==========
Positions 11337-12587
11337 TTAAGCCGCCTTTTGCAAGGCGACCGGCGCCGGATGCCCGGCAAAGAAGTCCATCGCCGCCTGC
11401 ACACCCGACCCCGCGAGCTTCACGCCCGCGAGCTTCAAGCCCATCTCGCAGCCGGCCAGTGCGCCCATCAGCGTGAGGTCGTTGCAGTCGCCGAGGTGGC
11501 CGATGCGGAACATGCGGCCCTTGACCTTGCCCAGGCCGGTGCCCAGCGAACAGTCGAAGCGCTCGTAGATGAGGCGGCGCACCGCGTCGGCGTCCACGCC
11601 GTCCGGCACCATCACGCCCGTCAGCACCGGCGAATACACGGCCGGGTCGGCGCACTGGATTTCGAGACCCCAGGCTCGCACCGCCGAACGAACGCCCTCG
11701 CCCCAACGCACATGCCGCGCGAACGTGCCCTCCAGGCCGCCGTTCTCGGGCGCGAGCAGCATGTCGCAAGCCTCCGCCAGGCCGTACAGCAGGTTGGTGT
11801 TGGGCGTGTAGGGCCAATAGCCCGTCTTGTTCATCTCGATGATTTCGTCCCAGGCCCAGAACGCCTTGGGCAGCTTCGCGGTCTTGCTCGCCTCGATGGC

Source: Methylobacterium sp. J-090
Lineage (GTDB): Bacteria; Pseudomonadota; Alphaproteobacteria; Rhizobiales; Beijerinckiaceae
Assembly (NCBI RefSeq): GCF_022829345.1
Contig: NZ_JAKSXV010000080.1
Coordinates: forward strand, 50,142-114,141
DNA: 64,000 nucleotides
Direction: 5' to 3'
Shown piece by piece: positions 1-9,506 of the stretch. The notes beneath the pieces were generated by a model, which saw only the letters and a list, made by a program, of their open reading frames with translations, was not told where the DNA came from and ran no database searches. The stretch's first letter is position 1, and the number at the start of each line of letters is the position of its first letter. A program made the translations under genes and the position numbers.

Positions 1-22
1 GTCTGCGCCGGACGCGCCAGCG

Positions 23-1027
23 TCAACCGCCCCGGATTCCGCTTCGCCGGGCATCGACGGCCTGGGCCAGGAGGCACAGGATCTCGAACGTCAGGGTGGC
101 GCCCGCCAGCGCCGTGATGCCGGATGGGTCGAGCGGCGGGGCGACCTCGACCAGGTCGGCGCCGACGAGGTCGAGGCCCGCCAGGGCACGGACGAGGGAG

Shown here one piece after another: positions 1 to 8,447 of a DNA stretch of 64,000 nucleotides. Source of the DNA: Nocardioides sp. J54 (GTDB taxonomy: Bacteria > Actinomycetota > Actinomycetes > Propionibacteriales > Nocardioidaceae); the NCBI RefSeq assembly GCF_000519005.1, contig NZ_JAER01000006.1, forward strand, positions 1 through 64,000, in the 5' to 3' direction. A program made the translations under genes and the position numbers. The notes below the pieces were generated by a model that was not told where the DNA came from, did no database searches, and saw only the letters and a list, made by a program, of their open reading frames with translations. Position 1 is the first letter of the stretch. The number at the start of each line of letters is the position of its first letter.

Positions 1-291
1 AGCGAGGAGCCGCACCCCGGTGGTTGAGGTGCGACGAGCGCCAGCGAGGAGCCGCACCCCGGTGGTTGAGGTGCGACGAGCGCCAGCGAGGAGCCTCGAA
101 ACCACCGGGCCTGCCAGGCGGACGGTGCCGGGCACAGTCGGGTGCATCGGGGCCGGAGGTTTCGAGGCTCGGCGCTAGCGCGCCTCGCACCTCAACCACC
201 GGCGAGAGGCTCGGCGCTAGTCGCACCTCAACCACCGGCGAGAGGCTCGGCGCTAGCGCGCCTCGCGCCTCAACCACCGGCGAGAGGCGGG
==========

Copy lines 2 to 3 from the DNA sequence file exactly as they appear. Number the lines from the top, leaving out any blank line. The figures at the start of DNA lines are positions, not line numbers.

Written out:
11337 TTAAGCCGCCTTTTGCAAGGCGACCGGCGCCGGATGCCCGGCAAAGAAGTCCATCGCCGCCTGC
11401 ACACCCGACCCCGCGAGCTTCACGCCCGCGAGCTTCAAGCCCATCTCGCAGCCGGCCAGTGCGCCCATCAGCGTGAGGTCGTTGCAGTCGCCGAGGTGGC